“Gomidas” is a journey into the life story of Gomidas, a great artist and musician and music researcher who lived during the Ottoman period and left an indelible mark on Armenian, Ottoman and world culture.
“Ne Düşündüğünü Biliyorum” (“I Know What You’re Thinking”) is a universe of motion and sound designed by choreographer Ayrin Ersöz together with Canan Yücel Pekiçten, Bengi Sevim, Magda Skowron, Hasan Yoksulabakan and Ömer Vatansever. The mesmerizing performance and music is likely to entrance the audience.
In their “UNUTMAK Bir Hatırlama Projesi” (“THE RECALL A Remembrance Project”), the Mekan Artı team, who has previously taken the audience on different theatrical journeys in the city with their venue-specific play projects, transforms Istiklal Street into a “playground." During the play, the audience will be going on a tour of the nooks and long-forgotten venues of Beyoğlu through the 100-year-old life story of retired journalist Aret.
In “Feramuz Pis!” (“Feramuz Dirty!”), the festival audience will witness a Syriac family who has emigrated from southern Mardin province to Istanbul as well as their family heirloom house in Feriköy neighborhood. The play is a multilayered contemporary tragedy about the story of “the other” who wants to pursue his own dreams while staying close to his family.
“For No Good Reason” (“Pour un oui pour un non”) is an audio theater production about the place of language in our relationships and lives and the unseen-yet-felt judgments that seep through bilateral relations.
“Her Güne Bir Vaka” (“A Case for Per Day”) is about seven COVID-19 stories from seven women named after the days of the week.
“Lear Mutfakta” (“Lear in the Kitchen”) answers the question of what kind of play and food would emerge if Shakespeare’s "King Lear" were staged in a kitchen.
Taldans, a contemporary dance duo consisting of Mustafa Kaplan and Filiz Sızanlı, maintains its sound, rhythm and movement-centric style in their new work “Andan Daha Kısa” (“Less Than No Time”). In the play, they explore the original dynamics of the musical movement of serialism. In their new project, Taldans explores the mathematics of nature and emotions through series and sequences.
“Olağan-İçi Bir Gezi” (“A Walk in the Ordinary”) invites the audience to undertake an unusual journey from the safety of their own homes in a time when we stay at home more than ever before. Participants will enjoy a performative experience from their homes, led by a guide who will call them through their headphones, just as they are touring an art gallery.
“Terkedilmiş Kıyılar // Negatif Fotoğraflar” (“Deserted Shores // Negative Photographs”) is a combination of video, sound, performance and installation that is performed without bringing the players and audience together in the same space. It builds its narrative through a family dinner where family members cannot get together.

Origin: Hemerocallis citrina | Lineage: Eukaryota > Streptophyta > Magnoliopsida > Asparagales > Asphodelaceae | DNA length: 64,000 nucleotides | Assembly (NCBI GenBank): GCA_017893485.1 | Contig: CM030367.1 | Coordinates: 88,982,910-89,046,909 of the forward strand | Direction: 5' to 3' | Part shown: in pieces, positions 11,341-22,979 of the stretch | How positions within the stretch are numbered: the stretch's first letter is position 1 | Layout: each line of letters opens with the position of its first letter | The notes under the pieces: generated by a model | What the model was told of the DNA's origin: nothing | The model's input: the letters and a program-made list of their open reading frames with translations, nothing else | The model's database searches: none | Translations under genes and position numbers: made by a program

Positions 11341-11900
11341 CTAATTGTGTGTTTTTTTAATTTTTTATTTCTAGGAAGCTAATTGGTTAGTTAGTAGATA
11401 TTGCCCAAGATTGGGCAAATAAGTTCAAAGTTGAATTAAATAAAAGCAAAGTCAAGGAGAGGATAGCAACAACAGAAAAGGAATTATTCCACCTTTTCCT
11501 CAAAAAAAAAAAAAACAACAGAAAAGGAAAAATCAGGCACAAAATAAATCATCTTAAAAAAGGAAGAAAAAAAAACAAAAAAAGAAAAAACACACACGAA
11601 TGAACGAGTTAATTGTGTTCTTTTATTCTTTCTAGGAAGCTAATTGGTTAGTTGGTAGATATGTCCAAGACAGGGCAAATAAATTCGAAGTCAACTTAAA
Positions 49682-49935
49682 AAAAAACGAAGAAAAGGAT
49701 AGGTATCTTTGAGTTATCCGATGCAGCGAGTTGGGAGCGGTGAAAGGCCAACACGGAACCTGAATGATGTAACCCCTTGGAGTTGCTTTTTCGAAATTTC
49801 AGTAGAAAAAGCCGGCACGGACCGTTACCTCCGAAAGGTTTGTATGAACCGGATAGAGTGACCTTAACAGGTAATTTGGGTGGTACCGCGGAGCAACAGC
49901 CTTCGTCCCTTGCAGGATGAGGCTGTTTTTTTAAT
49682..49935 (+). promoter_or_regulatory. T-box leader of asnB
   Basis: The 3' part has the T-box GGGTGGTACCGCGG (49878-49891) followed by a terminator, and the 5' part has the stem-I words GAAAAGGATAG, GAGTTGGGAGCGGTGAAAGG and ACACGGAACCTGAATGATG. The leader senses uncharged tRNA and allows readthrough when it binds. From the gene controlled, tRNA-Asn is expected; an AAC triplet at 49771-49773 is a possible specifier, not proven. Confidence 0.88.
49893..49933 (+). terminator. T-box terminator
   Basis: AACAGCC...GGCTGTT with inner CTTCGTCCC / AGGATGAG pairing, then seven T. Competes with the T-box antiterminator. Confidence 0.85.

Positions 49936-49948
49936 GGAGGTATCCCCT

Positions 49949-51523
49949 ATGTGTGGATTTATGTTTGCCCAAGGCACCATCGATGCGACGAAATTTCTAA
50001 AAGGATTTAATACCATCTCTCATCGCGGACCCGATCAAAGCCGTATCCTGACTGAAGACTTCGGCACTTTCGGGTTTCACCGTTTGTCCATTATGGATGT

MoMoAcT, a Berlin- and Istanbul-based interdisciplinary art production initiative, will be restaging “Dumrul ile Azrail” (“Dumrul and the Grim Reaper”). their first retrospective play. Adapted from author Murathan Mungan’s story, the play uses storyteller Dede Korkut’s Deli Dumrul story as a reference. Having being staged for the first time at Istanbul Theatre Festival in 2000, “Dumrul ile Azrail” explores the concepts of memory, narrative, life, death and love with their new players and a new conception of staging.
4 international productions
Despite the pandemic, the festival brings four international projects to the audience this year. “Diagonale Ascendante,” the opening show of the festival, is a dance project performed by the French troupe Retouramont and choreographed by Fabrice Guillot. Nathalie Tedesco and Fanny Gombert question the limits of their bodies in ascension and the energy of their bodies by climbing a steep structure.
The international dance troupe Club Guy & Roni will be taking part in the Dutch Selection section of the festival with their latest dance. The performance will be broadcast live from the Netherlands. Having received appreciation from the audience for their unique interpretation of classical ballet, the troupe adapts “Swan Lake” to the stage in a unique style.
“Who Killed My Father?,” another part of the Dutch Selection, is an adaptation from the third autobiographical novel by Edouard Louis, one of the most notable writers of recent years.
“Dopo La Battaglia” (“After the Battle”) by Pippo Delbono is a composition that opens wide the doors of our existential darkness, in a constant stream that goes through the gap it has created. The words of writers and poets such as Antonin Artaud, Franz Kafka, Alda Merini, Pier Paolo Pasolini, Walt Whitman, Rainer Maria Rilke and Alejandra Pizarnik, will echo once again in this quasi-ritual performance.